senses” (p. 296). It is obvious that the “profound sleep” does not refer to sleep
in the physical sense, when, needless to say, the question of creativity does
not arise. Undoubtedly, the creative will was at work during the composition
of “Kubla Khan.” This is obvious from the skilful use of the images and the
rhythmic formation of the poem. In a lecture given at Cambridge in 1830,
Wordsworth discussed “Kubla Khan” as a dream poem, declaring that it
“might very possibly have been composed between sleeping and waking, or
as he [Coleridge] expressed it, in a morning sleep; he said some of his best
thoughts had come to him in that way” (Beer, 1985, “The Languages of ‘Kubla
Khan,’” p. 255). Perhaps this description is only to draw our attention to the
fact that the poem was composed in circumstances that differed from the ones
in which the majority of his known poetry were written. However, Levinson
(1986) believes that “Coleridge’s decision to emphasize the unconsciousness
of his composition” is to “clear himself of responsibility for the work’s
imperfections” (p.100)
The opium mentioned in the “Preface” as the cause of Coleridge’s sleep
was taken by the poet in order to attain happiness or merely to obtain relief
from physical pain. Creation and the taking of opium were closely linked
in Coleridge’s mind because opium relieved him of the pain that crippled
him and limited his creative activities. However, when he composed “Kubla
Khan,” Coleridge was not an addict. Even in 1801, he associated opium with
the temporary relief from physical pain without giving the slightest indication
of any of its harmful effects. He informed J oseph Poole of his illness and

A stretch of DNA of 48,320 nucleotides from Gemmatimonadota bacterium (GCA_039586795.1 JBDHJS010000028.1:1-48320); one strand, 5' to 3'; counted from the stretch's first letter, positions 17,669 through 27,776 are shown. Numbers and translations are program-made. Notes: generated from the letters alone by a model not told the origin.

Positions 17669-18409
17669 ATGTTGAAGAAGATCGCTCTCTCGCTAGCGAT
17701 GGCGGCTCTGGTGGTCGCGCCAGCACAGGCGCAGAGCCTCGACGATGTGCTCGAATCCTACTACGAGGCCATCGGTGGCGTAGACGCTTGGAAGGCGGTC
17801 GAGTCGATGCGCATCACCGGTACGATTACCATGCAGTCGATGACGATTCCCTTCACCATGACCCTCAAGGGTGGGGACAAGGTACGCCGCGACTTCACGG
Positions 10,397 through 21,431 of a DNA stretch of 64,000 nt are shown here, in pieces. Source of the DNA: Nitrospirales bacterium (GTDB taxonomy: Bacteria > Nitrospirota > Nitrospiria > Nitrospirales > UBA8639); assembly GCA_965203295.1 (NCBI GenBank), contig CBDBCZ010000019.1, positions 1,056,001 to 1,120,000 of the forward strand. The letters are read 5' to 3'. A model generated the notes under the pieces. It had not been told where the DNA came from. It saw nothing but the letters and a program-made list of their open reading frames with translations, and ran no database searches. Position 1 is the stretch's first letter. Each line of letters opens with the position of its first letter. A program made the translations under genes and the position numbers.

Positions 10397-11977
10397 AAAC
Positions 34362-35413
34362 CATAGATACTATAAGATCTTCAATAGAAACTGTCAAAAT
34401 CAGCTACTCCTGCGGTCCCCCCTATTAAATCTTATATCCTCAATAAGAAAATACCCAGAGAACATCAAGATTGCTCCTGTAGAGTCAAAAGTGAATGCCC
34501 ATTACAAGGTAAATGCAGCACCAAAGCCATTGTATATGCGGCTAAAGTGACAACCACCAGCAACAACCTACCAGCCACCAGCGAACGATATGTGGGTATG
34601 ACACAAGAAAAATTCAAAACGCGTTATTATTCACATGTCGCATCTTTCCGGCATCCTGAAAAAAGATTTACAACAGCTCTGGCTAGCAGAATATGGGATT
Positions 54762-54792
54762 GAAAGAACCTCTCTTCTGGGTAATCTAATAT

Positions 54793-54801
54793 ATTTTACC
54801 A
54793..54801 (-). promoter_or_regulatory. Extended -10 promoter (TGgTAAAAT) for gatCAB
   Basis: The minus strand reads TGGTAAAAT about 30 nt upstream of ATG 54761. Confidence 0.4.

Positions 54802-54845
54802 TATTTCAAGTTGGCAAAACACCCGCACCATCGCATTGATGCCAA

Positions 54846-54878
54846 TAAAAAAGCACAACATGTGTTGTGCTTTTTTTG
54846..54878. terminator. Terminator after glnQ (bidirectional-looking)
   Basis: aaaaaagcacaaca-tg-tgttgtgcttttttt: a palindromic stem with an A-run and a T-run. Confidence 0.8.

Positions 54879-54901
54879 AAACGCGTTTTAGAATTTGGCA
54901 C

his suffering, and that he used “Brandy and laudanum which they rendered
necessary” (Griggs, 1956, Vol. 2, p. 731).
It seems that when Coleridge composed “Kubla Khan,” he was ignorant
of the disastrous consequences of taking opium, believing that the drug did
not have any disagreeable effects on him. However, one cannot say that
opium literally dictated “Kubla Khan,” as a number of critics such as Abrams
(1970) emphasize the dream quality of the poem because it “caught up the
evanescent images of an opium dream, and struck them into immobility for
all time” (p. 4). On the other hand, Bowra (1988) is correct when he rejects
the idea that the poem is the result of taking anodyne:
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Journal of Al-Quds Open University for Research and Studies - No. 28 (1) - October 2012
poetic sleep. This fits well with his account of himself and the circumstances
under which he composed “Kubla Khan:”
[Luther] sinks, without perceiving it, into a trance of slumber: during
which his brain retains its waking energies, excepting that what would have
been mere thoughts before, now (the action and counterweight of his senses
and of their impressions being withdrawn) shape and condense themselves
into things, into realities! (Vol. 1, p. 240)
Thus, for Coleridge, the further he was removed from the material world,
the closer he was to his ideal world. This is clear in a letter to Thomas Wedgwood
when Coleridge wrote: “The farther I ascend from animated Nature, from
men, and cattle, and the common birds of the woods, & fields, the greater
becomes in me the intensity of the feeling of life” (Griggs, 1956, Vol. 2, p.
916). Coleridge practiced this in “Kubla Khan” and tried to be completely
free from the control of his reason by yielding himself to a “profound sleep.”
Even Coleridge believes that the Bible is the result of spiritual inspiration and
“The first chapter of Isaiah—(indeed a very large portion of the whole book)
—is poetry in the most emphatic sense” (Biographia, Vol. 2, p. 11), and that